So here we go I got my gray orc and now I will share what I found out trying both orcs and planetouched races, and also what I found investigating further about ecl adjustment in tabletop and other games.
[Looking at it now that I have written all I had I see this thing is a behemot, so if you have little time just read the parts in bold]
So, as with my tiefling, I found out that these ecl +2 races are pretty brutal and not so less troublesome to level than drow or deep gnomes. While in fact the latters have areas made appositely for them where they can level in a safe although painful way, these formers share the same areas with non-ecl races. Long story short: with my tiefling getting out of Skullport was a real pain and I fear I would still be there had I not found somebody who brought my character on the ship before level 10; while with the orc I found myself in a training temple where the only way to get decent xp was fighting against mobs who took away about one third of my character's hp at each hit.
From this we draw that building of appropriate areas is more important than ecl itself while leveling, but at the same time, if there were no ecl adjustment these same areas, and many more, would be fine too if a little slow. Proof of this? I have had a halfdrow and a goblin of the same classes in both Skullport and the Orc Camp respectively and I had had a hard time but definitely not an unsustainable one.
Another very wrong aspect of ecl adjustment in this game is that, as Harroghty noted, the dynamics of the game are often quite different from tabletop. Hence it is easy to draw the conclusion that applying here the same values of level adjustment used in tabletop has the real risk to produce unbalanced consequences.
Even more so since level adjustment has been repeatedly deemed as a broken mechanic even in tabletop. Which prompts the question: why should we mess with it? But let's look at the evidence:
1)There are many instances where the logic behind level adjustment has been found flawed and incomprehensible. I even found a guy on a forum who claimed that the LA modifiers were chosen at random in many cases. Now mentioning a guy who says something on a forum would be cherrypicking, especially when there are manuals such as savage species that tried hard to provide a logical approach to that mechanic, in order to allow many exotic races as playable characters. But there are on the other hand also some very solid proofs that there is some inconsistency in the whole system. In fact some races and templates have been their level adjustment revised. Examples: vampire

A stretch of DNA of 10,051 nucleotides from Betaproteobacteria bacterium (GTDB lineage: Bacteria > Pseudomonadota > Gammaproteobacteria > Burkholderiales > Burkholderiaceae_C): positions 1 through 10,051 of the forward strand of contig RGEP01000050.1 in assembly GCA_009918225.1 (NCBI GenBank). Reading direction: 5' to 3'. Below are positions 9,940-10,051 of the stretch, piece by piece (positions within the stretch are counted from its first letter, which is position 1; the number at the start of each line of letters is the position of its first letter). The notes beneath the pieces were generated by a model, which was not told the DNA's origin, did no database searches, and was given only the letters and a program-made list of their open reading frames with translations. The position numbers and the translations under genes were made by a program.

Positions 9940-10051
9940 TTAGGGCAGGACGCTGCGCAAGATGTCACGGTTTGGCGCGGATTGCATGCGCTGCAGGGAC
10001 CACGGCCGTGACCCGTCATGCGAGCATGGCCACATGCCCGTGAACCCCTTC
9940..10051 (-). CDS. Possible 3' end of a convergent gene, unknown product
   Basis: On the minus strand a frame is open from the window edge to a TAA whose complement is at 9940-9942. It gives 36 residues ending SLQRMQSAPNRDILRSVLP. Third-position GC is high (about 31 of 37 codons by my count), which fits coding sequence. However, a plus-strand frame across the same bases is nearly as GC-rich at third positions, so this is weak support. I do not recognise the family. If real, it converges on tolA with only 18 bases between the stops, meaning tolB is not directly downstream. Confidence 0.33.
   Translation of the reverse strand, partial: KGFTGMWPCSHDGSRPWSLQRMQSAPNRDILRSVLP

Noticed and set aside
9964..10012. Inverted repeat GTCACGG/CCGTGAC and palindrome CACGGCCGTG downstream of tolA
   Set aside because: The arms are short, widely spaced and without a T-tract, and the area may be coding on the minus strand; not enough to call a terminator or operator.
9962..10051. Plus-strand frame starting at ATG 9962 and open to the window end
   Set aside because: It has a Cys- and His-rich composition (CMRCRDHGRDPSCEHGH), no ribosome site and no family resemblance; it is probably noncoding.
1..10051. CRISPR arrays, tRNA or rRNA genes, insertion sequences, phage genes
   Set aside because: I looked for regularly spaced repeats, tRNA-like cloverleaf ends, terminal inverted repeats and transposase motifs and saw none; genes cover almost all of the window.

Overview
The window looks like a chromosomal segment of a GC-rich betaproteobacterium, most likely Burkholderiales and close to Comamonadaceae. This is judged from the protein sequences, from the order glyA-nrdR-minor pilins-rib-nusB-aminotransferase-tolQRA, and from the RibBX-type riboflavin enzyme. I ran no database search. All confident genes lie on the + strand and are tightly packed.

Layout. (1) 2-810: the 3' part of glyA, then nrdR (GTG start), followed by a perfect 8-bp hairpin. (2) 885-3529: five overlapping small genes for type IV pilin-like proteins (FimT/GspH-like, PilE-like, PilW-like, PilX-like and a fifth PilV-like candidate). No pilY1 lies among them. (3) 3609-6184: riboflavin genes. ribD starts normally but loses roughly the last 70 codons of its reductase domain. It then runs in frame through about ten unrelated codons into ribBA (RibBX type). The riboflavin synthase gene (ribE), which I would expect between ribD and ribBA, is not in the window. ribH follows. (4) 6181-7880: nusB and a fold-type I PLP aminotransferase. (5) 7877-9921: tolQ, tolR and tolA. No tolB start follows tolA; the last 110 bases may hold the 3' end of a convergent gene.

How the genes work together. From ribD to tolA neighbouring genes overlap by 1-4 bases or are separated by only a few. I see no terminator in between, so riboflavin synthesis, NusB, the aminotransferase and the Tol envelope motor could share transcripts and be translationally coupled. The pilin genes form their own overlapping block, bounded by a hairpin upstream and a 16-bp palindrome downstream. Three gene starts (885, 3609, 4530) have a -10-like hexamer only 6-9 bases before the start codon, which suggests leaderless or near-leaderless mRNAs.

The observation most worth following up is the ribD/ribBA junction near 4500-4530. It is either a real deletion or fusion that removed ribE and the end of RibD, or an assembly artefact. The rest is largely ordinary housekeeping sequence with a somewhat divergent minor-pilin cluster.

, vampire again
. None of them is playable here, but the pattern is clear: there is something intrinsecally shaky in the whole idea. Trading a particular advantage for a general penalty such a level adjustment is a losing bet. Because your peculiar advantage will not always be used. And this depends also from your class. For example having a low will save defeats in part the purpose of spell resistance, especially when you lose on hit bonus and hp as well. Many examples of this kind of view here
in a thread about drow level adjustment.
2)Many have however realized that level adjustment at higher level, tends to leave the level adjusted characters behind. In fact there is a variant rule that allows to buy off the level adjustment. This is how it is phrased "When a character with a level adjustment advances in experience, the level adjustment he started with becomes more and more of a burden. Eventually, the benefits of the creature type may come to be eclipsed by those of his class features, and the player may regret his choice of race. Under this variant system, the character can pay an XP cost at certain intervals to decrease the burden of his level adjustment." Rest of the rules here: http://www.d20srd.org/srd/variant/races ... tments.htm